What it is:
Maintenance expenses are the costs associated with keeping an asset in working order and good condition.
How it works (Example):
For example, let's assume that Company XYZ is a restaurant chain. Its regular maintenance expenses might include having the kitchen hoods and other major equipment serviced once a year, having the vents and grease trap cleaned every so often, having the landscaping cleaned up every spring, and having the air conditioning system serviced.
If Company XYZ owns the buildings, the maintenance expenses are its responsibility. If Company XYZ is renting the buildings, some of the maintenance expenses might be the landlord's responsibility (and the landlord has likely thought of that and included that in the rent it charges Company XYZ).
Why it Matters:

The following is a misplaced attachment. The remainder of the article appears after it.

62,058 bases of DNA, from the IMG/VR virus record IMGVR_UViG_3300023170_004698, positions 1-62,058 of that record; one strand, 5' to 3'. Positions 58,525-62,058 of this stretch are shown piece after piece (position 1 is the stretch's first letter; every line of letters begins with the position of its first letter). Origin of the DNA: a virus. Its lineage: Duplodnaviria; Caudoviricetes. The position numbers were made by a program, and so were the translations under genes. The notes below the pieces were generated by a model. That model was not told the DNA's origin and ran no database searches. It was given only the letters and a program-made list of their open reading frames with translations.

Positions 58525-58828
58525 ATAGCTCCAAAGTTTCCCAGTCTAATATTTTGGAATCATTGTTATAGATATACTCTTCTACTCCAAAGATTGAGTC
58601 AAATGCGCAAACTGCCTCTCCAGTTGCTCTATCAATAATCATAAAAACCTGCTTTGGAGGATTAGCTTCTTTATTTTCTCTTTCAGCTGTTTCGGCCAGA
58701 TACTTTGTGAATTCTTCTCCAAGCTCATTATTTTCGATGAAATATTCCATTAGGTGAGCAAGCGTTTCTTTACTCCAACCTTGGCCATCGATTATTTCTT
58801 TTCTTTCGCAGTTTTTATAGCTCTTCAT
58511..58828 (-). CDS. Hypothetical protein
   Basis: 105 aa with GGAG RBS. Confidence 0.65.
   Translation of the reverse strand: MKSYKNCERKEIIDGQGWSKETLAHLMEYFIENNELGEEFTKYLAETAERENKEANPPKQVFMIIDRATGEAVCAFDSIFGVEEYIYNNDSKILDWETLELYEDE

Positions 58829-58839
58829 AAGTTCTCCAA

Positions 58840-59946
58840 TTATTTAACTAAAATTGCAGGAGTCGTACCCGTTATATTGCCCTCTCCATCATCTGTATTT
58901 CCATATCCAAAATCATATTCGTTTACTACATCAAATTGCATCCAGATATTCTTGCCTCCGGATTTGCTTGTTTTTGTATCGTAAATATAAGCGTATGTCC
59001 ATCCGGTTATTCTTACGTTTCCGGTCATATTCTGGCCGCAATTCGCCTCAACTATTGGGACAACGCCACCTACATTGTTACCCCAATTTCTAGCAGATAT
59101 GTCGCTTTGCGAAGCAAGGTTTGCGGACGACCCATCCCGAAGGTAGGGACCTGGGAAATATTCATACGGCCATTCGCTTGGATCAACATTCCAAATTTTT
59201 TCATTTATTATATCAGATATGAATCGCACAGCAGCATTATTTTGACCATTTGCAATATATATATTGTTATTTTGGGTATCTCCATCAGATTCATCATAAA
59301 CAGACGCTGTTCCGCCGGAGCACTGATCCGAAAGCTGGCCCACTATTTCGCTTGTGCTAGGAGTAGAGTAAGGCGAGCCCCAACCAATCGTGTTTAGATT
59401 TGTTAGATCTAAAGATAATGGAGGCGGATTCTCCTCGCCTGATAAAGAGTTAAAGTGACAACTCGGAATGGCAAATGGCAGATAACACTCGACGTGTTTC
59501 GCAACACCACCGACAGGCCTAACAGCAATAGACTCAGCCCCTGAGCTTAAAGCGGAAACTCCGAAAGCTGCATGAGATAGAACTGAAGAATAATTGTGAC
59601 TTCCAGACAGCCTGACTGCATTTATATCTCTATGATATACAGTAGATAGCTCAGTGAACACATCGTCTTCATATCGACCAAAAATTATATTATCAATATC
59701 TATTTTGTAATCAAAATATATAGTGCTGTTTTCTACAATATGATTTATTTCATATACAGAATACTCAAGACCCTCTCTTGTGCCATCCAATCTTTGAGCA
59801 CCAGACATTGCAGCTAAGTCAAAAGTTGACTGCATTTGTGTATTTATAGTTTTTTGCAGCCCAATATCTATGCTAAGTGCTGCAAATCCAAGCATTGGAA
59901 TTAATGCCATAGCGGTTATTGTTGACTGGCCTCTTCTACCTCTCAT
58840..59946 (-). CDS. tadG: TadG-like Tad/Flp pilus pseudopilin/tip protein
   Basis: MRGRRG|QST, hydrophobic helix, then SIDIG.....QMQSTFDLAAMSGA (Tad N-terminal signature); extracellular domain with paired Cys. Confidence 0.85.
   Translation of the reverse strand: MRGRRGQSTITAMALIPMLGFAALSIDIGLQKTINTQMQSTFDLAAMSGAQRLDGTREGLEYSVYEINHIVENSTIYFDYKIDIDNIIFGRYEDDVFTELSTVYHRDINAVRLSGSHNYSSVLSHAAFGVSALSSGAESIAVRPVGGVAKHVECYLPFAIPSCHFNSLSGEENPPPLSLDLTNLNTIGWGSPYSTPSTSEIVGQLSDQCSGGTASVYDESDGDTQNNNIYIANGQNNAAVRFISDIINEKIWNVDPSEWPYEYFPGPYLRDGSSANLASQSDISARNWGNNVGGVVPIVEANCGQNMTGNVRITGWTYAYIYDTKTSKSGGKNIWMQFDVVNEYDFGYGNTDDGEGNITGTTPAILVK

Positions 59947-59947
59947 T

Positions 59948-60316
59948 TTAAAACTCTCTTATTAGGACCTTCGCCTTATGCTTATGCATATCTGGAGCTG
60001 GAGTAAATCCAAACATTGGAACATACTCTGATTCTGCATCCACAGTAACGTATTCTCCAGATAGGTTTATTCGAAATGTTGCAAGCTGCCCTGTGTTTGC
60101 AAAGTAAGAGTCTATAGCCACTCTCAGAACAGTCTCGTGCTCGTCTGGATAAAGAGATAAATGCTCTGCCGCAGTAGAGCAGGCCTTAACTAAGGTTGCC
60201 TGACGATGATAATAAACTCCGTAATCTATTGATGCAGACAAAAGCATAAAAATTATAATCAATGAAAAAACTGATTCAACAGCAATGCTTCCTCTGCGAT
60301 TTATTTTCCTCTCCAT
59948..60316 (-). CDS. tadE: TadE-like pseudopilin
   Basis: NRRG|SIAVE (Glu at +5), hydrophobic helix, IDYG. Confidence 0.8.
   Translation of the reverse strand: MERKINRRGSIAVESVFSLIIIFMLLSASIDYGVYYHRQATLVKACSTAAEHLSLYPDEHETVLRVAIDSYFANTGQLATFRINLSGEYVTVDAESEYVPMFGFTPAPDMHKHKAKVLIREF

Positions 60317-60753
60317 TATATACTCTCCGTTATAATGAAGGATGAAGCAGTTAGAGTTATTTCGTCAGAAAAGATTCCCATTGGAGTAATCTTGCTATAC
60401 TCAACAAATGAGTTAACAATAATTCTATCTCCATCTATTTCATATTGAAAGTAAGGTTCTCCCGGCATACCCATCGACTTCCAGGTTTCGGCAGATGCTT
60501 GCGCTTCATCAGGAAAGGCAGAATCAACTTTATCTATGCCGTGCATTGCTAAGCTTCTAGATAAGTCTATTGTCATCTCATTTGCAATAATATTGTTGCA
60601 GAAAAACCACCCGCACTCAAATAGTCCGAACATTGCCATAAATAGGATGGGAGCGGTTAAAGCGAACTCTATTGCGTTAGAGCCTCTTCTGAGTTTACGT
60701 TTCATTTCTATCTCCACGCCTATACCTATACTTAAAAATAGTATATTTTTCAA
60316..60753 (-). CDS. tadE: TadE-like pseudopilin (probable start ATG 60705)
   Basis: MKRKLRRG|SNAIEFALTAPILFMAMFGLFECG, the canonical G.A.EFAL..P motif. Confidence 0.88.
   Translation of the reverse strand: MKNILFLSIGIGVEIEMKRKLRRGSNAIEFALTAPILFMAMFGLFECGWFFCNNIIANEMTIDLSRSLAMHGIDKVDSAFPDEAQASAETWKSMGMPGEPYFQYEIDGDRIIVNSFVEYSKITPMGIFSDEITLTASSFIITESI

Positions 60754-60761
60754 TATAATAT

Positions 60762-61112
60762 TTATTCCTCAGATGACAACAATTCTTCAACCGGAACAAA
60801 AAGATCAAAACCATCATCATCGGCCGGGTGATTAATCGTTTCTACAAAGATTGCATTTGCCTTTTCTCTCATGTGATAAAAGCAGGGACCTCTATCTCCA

Almost all assets have maintenance expenses, and they can vary considerably. It is important to income statement and thus reduce profits in the period in which they are incurred. There is sometimes a fine line between maintenance expenses and capital improvements, which are capitalized on the balance sheet (and thus don't directly reduce profits in the period in which they are incurred). Though most maintenance expenses very clearly cannot be construed as capital improvements, the argument is tempting for managers who want to show the highest possible profits.that maintenance expenses typically appear on the